10. Salem's Lot
The first vampire story I ever read (even before Dracula). And still one of the best, in my opinion. I'd be interested to see, if King ever wanted to write a vampire series, what he'd do with it.
9. Different Seasons
Four novellas in one book, including Rita Hayworth & The Shawshank Redemption and The Body (which later became the movie Stand By Me).
8. Thinner (written as Richard Bachman)
Imagine a gypsy puts a curse on you to make you thinner. Awesome, right? Until you shoot right past your goal weight and turn into a skeleton, that is.
You already know that Annie Wilkes is one my favorite villains, ever.
A lot of people didn't like this book (King being one of them) but I loved the characters. He writes old people as well as he writes children, and I cheered for elderly Ralph Roberts to triumph over the evil Crimson King. Plus his budding romance with long-time neighbor Lois was surprisingly sweet.
5. The Talisman (co-written with Peter Straub)
This book just got to me – that's the only way I think of to explain it. The isolation of the 12-year-old main character Jack from his family, and his unlikely friendship with a 16-year-old werewolf named Wolf… I actually cried a couple times.
4. The Eyes of the Dragon
This is a fairy tale that King wrote for his children. Filled with corrupt kings, evil magicians and, yes, dragons, this is usually the first book I recommend to someone who doesn't normally like King, because it's so different from his other work.
3. On Writing – A Memoir of the Craft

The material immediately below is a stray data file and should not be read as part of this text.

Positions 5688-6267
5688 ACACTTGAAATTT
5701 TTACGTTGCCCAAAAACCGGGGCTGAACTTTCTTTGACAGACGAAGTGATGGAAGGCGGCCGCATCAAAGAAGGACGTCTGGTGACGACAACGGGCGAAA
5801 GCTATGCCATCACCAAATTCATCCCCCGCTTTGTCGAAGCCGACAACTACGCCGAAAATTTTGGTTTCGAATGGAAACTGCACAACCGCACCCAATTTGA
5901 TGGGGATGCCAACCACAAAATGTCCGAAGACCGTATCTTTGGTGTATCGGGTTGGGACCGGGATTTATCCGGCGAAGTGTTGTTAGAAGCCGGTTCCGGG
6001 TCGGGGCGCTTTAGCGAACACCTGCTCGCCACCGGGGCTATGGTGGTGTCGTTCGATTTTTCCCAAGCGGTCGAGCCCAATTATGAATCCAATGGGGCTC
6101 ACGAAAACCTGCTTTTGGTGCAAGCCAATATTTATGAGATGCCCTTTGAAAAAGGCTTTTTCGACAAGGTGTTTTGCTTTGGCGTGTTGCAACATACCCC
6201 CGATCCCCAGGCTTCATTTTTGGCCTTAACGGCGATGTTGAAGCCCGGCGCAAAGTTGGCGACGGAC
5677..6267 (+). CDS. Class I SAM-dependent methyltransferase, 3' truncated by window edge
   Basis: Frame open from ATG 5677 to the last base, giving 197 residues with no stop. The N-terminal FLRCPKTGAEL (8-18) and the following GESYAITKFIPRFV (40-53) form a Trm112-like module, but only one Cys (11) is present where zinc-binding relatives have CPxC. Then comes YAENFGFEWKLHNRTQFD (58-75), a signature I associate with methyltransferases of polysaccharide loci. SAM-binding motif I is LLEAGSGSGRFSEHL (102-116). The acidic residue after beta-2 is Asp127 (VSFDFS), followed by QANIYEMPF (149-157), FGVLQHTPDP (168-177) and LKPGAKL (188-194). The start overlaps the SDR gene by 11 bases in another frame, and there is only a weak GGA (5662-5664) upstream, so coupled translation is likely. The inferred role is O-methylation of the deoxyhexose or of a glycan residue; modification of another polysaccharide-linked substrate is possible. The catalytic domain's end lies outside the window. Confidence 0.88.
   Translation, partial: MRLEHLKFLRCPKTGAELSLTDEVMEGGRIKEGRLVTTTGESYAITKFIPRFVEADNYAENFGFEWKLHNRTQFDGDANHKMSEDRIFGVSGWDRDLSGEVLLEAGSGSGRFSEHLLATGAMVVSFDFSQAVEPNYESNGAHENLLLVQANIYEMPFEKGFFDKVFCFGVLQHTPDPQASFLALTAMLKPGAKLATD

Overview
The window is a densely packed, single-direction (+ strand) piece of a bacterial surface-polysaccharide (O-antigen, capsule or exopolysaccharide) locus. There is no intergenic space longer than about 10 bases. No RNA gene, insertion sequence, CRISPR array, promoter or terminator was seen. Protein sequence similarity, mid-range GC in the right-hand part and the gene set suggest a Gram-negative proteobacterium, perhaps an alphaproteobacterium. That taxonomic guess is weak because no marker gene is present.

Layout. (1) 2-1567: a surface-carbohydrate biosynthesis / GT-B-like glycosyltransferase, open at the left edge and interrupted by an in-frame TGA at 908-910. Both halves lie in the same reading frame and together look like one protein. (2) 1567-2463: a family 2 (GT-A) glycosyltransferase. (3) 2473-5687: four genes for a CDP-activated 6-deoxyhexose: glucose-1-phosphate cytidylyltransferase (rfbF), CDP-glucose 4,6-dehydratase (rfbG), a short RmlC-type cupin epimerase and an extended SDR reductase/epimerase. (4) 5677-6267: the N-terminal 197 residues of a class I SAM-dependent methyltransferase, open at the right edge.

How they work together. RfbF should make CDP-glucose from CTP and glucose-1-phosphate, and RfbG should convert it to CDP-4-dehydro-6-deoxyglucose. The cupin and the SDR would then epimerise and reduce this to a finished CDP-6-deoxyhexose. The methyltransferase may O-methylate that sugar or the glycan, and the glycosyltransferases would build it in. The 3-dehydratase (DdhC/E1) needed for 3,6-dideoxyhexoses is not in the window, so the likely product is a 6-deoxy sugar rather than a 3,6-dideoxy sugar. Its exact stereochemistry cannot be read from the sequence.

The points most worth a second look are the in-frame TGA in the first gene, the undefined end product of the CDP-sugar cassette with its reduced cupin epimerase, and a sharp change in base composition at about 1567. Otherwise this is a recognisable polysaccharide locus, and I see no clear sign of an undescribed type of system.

I wouldn't necessarily say that King's book is the best and most educational book I've ever read about writing and publishing, but as a budding writer myself, it was fascinating to see how one of the most famous writers of all time became a writer.
2. Pet Sematary
The first Stephen King book I ever read. Gave me nightmares for two weeks. Anything you bury in the pet cemetery comes back to life, including people. Including Louis's wife.
The last three lines of the book:
A cold hand fell on Louis's shoulder. Rachel's voice was grating, full of dirt.
"Darling," she said.
One of the most satisfying Stephen King endings ever.
A controversial number one I'm sure… but I loved this book. I already mentioned this is my FAQ section, but I'll repost here:
It's a thousand-plus pages long, has seven protagonists who are all eleven years old, and they have to defeat a monster who can change into their worst nightmare whenever It feels like it. I first read this book when I was eleven years old, and every word felt authentic to me. I've read IT a dozen times since, and every time I get something different out of it.
I bet one or two of you are wondering where The Stand is. I did read it a long time ago, but I can't remember it! So obviously it doesn't qualify as one of my favorites, although I believe most King fans would wholeheartedly disagree with me.
Have you read Stephen King? Which of his books did you love?